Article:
The Centre for Policy Studies is calling for pensioners to be placed in “auto-drawdown” once they hit private pension age to stop them running out of money.
In a research paper released today, the think-tank argues that private pension age should rise from 55 to 60, and from then people should be defaulted into income drawdown, taking between 4 and 6 per cent of their pot a year.
The CPS says larger retirement incomes could be generated through economies of scale as providers received encouragement to set up diversified, low cost options for the remaining funds.
After “auto-drawdown”, the think-tank proposes a stage of “auto-annuitisation” from age 80, which would be indexed to stop inflation erosion, and remove market risks in later life when individuals’ assets were pooled together.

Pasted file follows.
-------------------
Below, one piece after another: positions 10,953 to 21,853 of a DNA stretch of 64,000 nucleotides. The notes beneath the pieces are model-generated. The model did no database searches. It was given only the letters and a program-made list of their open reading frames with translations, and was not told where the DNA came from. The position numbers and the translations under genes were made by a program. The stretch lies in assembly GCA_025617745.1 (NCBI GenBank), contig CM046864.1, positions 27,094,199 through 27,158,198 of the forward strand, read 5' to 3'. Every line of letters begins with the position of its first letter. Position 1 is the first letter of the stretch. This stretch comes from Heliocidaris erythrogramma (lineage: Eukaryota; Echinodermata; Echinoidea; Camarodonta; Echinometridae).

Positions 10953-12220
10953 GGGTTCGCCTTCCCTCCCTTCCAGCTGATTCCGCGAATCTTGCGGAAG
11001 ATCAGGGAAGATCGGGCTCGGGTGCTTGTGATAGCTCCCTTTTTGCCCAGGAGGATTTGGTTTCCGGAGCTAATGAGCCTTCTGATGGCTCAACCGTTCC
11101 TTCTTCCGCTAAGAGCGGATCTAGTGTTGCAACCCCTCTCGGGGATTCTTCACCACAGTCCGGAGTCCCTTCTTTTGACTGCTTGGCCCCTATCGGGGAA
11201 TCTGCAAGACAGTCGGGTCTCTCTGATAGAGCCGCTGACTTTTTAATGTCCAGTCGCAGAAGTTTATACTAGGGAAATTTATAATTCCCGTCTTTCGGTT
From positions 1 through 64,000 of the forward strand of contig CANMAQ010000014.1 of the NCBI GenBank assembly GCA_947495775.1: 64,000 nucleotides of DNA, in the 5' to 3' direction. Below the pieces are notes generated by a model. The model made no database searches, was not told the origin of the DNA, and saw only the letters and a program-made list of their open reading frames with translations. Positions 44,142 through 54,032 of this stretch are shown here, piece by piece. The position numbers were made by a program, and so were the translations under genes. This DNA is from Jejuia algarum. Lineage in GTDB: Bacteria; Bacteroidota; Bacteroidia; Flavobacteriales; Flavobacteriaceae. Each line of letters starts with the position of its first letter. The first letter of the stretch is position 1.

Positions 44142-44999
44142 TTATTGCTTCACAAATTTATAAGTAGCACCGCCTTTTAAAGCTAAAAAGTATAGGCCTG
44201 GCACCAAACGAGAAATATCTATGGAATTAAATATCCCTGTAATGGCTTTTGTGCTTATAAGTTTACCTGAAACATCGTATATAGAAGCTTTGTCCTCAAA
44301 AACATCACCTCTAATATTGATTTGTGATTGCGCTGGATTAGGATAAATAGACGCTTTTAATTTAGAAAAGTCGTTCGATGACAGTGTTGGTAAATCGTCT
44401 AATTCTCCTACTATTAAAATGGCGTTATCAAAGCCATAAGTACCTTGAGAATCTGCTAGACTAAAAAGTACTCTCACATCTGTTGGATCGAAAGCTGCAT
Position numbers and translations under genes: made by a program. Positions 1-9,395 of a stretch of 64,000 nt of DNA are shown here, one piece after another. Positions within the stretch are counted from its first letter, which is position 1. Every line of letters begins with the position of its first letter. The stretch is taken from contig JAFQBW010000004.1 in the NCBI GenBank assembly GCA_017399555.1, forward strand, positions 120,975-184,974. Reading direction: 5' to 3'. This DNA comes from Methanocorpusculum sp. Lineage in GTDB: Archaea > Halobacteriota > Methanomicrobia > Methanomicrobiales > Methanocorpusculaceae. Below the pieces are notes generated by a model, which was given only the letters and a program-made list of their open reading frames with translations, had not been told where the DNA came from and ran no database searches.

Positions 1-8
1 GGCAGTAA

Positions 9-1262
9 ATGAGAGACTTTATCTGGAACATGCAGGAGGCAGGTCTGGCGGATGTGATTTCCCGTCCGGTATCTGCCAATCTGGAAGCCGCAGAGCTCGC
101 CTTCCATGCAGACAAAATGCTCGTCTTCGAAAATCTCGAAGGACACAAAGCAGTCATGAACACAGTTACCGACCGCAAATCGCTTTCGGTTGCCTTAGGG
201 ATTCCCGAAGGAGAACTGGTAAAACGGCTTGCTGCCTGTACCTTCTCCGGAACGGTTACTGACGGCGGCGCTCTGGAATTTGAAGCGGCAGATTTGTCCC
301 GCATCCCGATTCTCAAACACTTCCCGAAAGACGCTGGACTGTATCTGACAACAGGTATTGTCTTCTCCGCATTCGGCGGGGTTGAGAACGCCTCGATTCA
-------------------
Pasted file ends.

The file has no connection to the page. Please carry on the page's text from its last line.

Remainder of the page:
However, consumers would still be able to opt out of either or both periods.
CPS research fellow Michael Johnson says: “The objective is to substantially reduce exposure to financial risks in later life, including the premature exhaustion of savings, thereby also helping to protect the state.
“To be clear, everyone should be free to opt out of one or both phases of auto-protection to pursue alternatives, consistent with 2015’s liberalisations.
“There is no desire to prevent people from doing what they want with their own savings. The introduction of auto-protection would address a major policy inconsistency, whereby the state nudges and incentivises people to accumulate retirement savings, only to desert them at the start of decumulation.”